James Madison University has had a number of successful athletic teams on its Harrisonburg, Va. campus. The field hockey team won the NCAA championship in 1994. The women’s lacrosse team, in 2001, had the lead, the ball, and no shot clock in a quarterfinal game at Maryland — yep, the Maryland with the all-star team of Adams and Carney and Comito and Egan and Martinez. But JMU allowed the equalizer and scored a shocking own goal to provide the margin of victory for the Terrapins.

But when the school’s football team, one which won the Division 1-AA championship in 2004 and 2016, moved from the Colonial Athletic Association to the Sun Belt Conference — a Division 1-A team in the Football Bowl Subdivision — the rest of the teams representing the university have been sent scrambling.

Sure, some of them will be playing a Sun Belt schedule against the likes of Marshall, Georgia State, Old Dominion, and Coastal Carolina, but the field hockey and lacrosse teams have been looking for a conference to join.

This spring, JMU’s lacrosse teams have been playing in the American Athletic Conference, which includes the likes of Florida, Temple, Vanderbilt, and Cincinnati. The Dukes seem about ready to run the table in the AAC, boasting a 5-0 record heading into this weekend’s conference finale against East Carolina.

In the last couple of days, the JMU field hockey team signed on to play with the Mid-American Conference starting in 2024. The MAC will have nine teams — Ball State, Central Michigan, Kent State, Miami, Ohio University, Longwood, Appalachian State, Bellarmine, and James Madison.

It is an intriguing soup of teams. Indeed, I think the coaching and the reach of some of these universities into their respective states can make this into a conference strong enough to warrant an at-large bid in the NCAA Division I tournament. It’s a strong statement, given the fact that the NCAA Tournament Committee rarely gives out at-large bids outside of the ACC and Big Ten.

Let’s see what kind of teams these nine schools will wind up fielding in a couple of years.

BULLETIN: April 18, 2023 — USA 1, Argentina 1 (USA wins penalty shootout 4-1)

The dominance of Argentina in women’s field hockey in the Pan American Zone has been comprehensive, even to the point of keeping the U.S. off the top of the medal stand at the junior levels.

Indeed, the only time the United States had ever won the Women’s Pan-Am Junior Championship was in 2008, when the States didn’t even need to win to make it to the next Junior World Cup, since the States were the host. That was a team led by Katie O’Donnell and Melissa Gonzalez, and the game-winner in overtime was scored by Camille Ghandi, a player who honed her skills in her native England.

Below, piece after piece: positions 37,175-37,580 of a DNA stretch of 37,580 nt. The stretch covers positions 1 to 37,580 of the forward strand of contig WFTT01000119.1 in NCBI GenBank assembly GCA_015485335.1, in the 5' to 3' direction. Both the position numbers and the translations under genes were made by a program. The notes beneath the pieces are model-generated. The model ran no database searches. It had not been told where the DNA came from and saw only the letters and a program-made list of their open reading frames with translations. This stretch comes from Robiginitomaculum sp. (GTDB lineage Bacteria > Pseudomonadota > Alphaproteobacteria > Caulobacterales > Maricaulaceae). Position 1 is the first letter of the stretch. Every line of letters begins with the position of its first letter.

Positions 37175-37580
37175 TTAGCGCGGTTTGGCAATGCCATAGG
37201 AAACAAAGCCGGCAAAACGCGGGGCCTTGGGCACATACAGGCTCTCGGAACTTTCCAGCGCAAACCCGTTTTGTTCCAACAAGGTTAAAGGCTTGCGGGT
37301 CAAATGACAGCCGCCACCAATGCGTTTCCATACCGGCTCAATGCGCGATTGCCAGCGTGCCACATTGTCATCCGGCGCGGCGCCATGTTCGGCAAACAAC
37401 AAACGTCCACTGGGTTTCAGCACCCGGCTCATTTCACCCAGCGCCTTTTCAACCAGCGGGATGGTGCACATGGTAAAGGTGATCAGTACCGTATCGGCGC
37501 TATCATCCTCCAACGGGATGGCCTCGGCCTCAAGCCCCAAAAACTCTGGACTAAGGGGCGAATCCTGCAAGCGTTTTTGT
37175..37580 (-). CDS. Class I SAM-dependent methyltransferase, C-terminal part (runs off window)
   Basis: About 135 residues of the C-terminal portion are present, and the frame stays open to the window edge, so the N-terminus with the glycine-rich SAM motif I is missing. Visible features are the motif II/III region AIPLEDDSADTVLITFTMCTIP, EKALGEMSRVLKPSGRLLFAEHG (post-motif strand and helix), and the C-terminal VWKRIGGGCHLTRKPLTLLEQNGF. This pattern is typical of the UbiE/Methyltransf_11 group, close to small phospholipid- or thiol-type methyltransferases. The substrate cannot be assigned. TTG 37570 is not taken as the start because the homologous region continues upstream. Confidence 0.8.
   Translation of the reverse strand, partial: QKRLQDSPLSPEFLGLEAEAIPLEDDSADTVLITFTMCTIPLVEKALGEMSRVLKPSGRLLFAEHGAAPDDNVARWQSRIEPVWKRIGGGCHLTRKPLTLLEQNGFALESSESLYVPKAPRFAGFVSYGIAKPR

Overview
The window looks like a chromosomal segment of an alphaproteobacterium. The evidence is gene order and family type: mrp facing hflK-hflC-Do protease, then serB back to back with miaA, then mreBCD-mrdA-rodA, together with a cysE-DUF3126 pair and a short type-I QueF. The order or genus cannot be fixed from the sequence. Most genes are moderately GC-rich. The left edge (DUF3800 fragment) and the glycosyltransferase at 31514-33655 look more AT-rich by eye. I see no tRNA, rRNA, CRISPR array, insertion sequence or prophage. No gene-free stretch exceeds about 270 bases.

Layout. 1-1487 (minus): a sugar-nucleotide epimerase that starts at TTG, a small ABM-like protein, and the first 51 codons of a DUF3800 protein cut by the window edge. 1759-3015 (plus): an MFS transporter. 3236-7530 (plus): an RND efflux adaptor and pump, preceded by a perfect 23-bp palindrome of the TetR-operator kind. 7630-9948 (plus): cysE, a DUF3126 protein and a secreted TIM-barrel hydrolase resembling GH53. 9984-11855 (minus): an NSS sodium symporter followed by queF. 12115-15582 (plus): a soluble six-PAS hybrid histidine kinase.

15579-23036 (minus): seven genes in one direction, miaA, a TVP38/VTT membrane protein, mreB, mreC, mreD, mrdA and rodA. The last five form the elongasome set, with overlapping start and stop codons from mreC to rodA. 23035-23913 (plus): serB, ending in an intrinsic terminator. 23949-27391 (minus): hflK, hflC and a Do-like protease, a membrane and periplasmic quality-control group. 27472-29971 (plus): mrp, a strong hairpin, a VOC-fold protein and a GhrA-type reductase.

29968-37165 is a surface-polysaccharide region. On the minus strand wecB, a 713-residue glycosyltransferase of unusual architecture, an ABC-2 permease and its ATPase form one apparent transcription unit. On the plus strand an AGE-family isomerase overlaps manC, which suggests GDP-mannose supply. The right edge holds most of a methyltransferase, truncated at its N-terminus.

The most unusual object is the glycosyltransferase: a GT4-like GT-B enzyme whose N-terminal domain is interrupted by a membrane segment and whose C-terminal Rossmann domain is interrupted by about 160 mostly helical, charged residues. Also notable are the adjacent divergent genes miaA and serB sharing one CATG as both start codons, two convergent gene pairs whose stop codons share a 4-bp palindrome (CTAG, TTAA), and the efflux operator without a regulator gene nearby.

But this young and quality U.S. junior national team has a lot of players who are proven scorers. Head coach Tracy Paul was able to trot out Ryleigh Heck, Lauren Wadas, Abigail Tamer, and Regan Underwood for the shootouts, and all four did their jobs. It was too much for Argentina, who could get only one shootout attempt by Annabel Skubicz.

Argentina, the United States, and Chile (the host), and Canada (taking the last qualifying slot allotted from the moat recent JWC) now qualify for the 2023 edition, which is scheduled for the first two weeks of December.

This win is a significant one for the States, and will have American fans dreaming of perhaps a podium finish; the American junior have never finished higher than seventh at the world tournament.

April 3, 2023 — Seeing your three, raising you four

We’ve written about the fact that both Delmar (Del.) and Glenbrook (Ill.) South have three athletes playing on various iterations of U.S. women’s field hockey teams.

But a Tweet from a couple of weeks ago points out an even larger concentration of talent. It points out that Pottstown Hill School (Pa.), a team which has distinguished itself through strong interstate play and winning the 2022 PAISAA Championship, has four players on the U-16 national team headed to Valkenswaard for its annual Easter Hockey Tournament.

The four players are Abby Gerdeman, Aubrey Turner, Sofia Ferri, and the young woman who scored the last-minute goal to win the PAISAA title, Opal Sparling. It’s about as impressive as when the first U-16 select team was assembled in the early 1990s, and three members of the team were from The Hun School of Princeton (N.J.).